- Learning and Mentoring Never Stops with Educator Angelo Pappas
- “Cliffs of Freedom”: A Historical Drama Set in Greece, Blending Ageless Themes of Hope, Love and Sacrifice
- Alabama’s Alex Gulas: a Pioneer for Racial Justice
- Fordham Honors Solon P. Patterson and Marianna R. Patterson
- Dr. George Handjinicolaou HABA’s Executive of the Year 2019
We Are All Refugees
The documentary 4.1 Miles featured in this issue gives just a glimpse into what people are suffering who flee their countries torn apart by war because they need to save their children. And what a country like Greece, beset by its own troubles, is trying to do as much as humanly possible. Filmmaker Daphne Matziaraki was granted access to a Greek Coast Guard crew that had the impossible task of fishing unending boatloads of desperate families from the sea—many with heartbreaking results.
“I can’t reassure them,” says the heroic captain Kyriakos Papadopoulos. “When I look into their eyes I see their memories of war.”
And yet he keeps trying, and despite his stoic demeanor, he never stops feeling the urgency of saving lives: “Put the camera down and hold this baby!” he tells Matziarakis at one point.
The villagers of Lesbos also try to help with whatever resources they have, and allow the cameras to intrude because as one villager said: “We’re glad the cameras are showing what’s happening to the world because we can’t be going through this alone.”
Literally alone, because the world is shutting its doors to the plight of nearly 60 million people who are fleeing the carnage in their countries. The flight is one of the greatest mass migrations in world history. The need is as desperate as it ever was in any time in world history. While the world plays global politics people are suffering, children are drying, families are being torn apart and we are playing with our own domestic politics of xenophobia.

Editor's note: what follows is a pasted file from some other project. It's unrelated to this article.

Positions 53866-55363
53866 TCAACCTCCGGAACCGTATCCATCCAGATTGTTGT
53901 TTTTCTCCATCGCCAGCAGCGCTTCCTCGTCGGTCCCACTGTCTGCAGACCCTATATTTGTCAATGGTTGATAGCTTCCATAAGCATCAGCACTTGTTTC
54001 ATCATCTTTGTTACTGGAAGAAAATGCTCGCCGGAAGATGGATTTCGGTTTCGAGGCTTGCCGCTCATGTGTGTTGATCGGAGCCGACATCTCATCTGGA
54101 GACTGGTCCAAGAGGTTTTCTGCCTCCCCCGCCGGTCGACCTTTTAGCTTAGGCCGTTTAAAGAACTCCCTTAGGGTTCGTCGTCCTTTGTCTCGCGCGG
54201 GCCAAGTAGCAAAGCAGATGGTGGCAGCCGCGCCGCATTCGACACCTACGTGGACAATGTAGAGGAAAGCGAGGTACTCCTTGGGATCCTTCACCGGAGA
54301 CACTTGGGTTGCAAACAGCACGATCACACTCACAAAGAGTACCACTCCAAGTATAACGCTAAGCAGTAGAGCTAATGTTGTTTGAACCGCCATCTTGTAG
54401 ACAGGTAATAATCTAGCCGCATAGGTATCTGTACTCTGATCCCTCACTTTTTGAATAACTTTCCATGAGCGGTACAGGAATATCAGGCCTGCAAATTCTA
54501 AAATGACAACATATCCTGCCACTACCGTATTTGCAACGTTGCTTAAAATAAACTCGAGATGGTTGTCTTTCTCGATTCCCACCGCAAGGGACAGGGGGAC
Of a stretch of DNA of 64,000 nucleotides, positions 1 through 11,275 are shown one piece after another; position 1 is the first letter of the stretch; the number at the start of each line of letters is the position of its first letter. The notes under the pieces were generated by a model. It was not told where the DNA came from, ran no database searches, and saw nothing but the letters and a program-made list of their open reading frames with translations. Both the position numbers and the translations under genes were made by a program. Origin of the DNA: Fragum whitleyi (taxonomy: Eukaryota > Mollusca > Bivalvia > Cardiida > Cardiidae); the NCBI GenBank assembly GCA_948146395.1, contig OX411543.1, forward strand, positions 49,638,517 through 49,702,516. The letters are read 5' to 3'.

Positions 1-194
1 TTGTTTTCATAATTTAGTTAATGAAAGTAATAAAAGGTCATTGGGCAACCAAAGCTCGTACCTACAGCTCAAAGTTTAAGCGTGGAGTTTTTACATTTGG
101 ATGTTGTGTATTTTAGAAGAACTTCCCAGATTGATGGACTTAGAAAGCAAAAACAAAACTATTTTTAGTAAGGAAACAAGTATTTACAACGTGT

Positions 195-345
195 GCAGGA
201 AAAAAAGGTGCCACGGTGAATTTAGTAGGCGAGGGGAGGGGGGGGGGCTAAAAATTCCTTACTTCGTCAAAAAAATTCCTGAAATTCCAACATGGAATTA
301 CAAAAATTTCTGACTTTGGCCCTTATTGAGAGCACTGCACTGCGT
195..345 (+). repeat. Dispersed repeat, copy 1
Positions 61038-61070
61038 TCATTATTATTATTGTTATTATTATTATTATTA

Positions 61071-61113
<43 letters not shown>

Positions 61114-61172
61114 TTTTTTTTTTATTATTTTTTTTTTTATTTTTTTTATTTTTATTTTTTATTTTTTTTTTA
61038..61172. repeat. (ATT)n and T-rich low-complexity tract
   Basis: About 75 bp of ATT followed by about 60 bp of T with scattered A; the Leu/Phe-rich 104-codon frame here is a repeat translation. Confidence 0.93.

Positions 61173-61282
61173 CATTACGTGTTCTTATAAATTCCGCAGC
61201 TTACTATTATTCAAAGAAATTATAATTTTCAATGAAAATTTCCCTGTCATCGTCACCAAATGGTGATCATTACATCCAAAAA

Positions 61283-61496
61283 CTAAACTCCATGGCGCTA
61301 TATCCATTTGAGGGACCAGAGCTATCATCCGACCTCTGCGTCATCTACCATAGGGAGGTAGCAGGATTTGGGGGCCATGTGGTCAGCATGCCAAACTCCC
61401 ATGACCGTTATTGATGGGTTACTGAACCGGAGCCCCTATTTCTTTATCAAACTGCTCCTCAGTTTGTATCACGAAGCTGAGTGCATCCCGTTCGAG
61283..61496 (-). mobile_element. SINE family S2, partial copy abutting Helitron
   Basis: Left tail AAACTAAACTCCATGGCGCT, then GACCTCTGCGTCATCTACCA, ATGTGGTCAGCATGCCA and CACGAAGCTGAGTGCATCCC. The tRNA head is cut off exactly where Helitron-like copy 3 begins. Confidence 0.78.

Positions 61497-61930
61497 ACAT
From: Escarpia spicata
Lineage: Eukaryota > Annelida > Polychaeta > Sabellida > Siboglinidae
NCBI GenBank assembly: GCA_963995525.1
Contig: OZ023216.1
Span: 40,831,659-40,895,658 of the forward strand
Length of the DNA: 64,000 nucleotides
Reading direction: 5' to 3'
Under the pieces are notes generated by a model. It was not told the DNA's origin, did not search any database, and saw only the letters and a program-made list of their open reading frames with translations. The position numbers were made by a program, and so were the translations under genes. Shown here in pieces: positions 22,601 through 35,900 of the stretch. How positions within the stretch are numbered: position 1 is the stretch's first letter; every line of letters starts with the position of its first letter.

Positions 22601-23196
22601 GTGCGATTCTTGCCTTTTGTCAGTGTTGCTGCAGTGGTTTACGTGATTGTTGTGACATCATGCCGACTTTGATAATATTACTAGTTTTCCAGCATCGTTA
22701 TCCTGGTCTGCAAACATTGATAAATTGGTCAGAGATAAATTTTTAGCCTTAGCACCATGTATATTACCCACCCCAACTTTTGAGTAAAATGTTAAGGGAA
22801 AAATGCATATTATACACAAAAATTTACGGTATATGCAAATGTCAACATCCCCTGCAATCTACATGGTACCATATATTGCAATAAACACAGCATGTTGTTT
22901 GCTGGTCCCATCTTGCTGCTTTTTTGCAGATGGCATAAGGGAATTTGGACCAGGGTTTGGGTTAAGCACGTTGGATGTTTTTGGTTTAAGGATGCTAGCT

America is playing with xenophobia? America which was created by xenous? As Americans we have shameful episodes in our history (slavery, the Japanese internment, the waves of xenophonia with every wave of immigration, the refusal by FDR to help Jewish refugees during World War Two, the absurdities of the McCarthy era which affected the whole world, particularly Greece fighting for its very survival) but somehow we came to our senses and remembered what our values were.
We Greeks, who tout ourselves on our success, and rightfully so because we came here and worked like dogs, and deservedly became successful have to remember on a larger scale just where we came from and what we suffered. We can’t let other people suffer an even worse fate, we can’t forget our humanity, and most of all we can’t let a country like Greece, coping with its own fate, have to deal with a global emergency like this with practically no resources and only the zeal and conscience of volunteers and people like Captain Kyriakos and his crew and the villagers of islands like Lesbos.
Americans, we Greek Americans, with our unparalleled resources should be flooding islands like Lesbos and Chios on the front line with the resources that they need (money for food and hospitals and emergency clothing) and should be petitioning the Trump Administration to find a solution to an immigration crisis that won’t go away and will only get worse and will affect this country (as it already has) even if we shut all our windows and doors.
Dimitri C. Michalakis